Oh my gosh, I am really confused now! I returned to college this semester after being out for ten years, hoping to become a nurse. I am still confused as to the differences of an ADN, BSN, RN, and LPN. I am attending a college and will get my BSN, but isn't that an RN? Man, I was reading some old posts trying to figure it all out, and I know even less now! What I guess I really want to know is, what can an RN do that an ADN cannot do, or an LPN? I have 3 children and I am just trying to make sure I am taking the correct route. Thanks so much for listening to me!
Feb 2, '02
A BSN is a bachelor of science in nursing (4 years of college), an ADN is an associate of science in nursing (2 years of college). BOTH degrees qualify the graduate to take RN boards. An ADN and BSN that passes boards are qualified to do the exact same job......registered nurse (RN).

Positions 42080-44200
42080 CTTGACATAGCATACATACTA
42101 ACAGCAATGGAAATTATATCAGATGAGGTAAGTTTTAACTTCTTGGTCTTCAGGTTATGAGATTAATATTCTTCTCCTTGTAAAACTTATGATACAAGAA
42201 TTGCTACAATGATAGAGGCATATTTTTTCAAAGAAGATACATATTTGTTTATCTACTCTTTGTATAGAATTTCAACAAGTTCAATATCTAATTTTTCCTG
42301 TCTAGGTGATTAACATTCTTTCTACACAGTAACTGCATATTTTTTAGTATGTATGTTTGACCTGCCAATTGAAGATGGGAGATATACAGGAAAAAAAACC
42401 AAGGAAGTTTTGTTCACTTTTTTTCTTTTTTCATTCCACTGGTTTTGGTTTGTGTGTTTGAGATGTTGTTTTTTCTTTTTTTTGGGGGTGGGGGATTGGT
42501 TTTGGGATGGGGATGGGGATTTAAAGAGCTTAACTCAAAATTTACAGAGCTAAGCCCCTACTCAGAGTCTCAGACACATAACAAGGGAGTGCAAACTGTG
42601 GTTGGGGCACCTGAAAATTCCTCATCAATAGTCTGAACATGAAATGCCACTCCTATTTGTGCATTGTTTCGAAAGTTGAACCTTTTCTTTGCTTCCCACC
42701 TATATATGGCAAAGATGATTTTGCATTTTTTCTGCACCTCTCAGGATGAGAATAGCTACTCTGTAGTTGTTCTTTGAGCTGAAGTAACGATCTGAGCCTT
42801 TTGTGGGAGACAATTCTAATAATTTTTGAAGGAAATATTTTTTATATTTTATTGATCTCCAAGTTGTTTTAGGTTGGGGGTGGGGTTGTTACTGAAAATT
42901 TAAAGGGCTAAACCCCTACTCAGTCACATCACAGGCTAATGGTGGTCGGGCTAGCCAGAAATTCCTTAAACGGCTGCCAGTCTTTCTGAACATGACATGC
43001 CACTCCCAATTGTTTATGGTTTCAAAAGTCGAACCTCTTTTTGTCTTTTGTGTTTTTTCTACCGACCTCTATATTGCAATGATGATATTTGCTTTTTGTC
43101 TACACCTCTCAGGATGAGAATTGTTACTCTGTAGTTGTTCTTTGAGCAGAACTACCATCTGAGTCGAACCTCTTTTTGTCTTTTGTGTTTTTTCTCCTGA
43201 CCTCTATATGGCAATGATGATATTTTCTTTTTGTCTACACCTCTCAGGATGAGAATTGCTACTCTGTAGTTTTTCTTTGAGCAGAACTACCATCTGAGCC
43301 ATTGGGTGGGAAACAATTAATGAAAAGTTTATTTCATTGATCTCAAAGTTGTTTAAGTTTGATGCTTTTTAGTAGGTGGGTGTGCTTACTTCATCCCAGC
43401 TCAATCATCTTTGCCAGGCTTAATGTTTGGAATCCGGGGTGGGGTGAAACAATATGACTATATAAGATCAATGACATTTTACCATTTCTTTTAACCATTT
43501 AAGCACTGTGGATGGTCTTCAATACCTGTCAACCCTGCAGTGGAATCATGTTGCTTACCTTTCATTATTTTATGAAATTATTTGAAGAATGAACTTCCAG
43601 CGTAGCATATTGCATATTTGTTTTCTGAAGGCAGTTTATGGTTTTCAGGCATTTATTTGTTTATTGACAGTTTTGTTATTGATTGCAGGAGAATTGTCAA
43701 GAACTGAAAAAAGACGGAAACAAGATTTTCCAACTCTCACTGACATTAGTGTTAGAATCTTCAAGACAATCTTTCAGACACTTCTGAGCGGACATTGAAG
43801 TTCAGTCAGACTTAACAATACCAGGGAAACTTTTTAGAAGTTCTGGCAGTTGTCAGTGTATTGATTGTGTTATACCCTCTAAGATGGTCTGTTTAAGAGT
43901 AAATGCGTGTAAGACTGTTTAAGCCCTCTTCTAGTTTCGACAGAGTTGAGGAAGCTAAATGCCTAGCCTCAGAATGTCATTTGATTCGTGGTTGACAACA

An LPN is a licensed practical nurse (1 year of college). LPNs take different boards than RNs.
I chose the ADN route. I wasn't a traditional student, so this way worked out best for me. It only took me two years and I paid less by going to a community college. I am now working as an RN in Surgery and can bridge to a BSN while I work. Many colleges offer bridge programs, both in classroom and over the internet, that are geared toward working RNs. I see that you are in K.C.....I went to Penn Valley Community College for my degree.
Good Luck in whatever you decide.
Hope this helps,
Last edit by KC CHICK on Feb 2, '02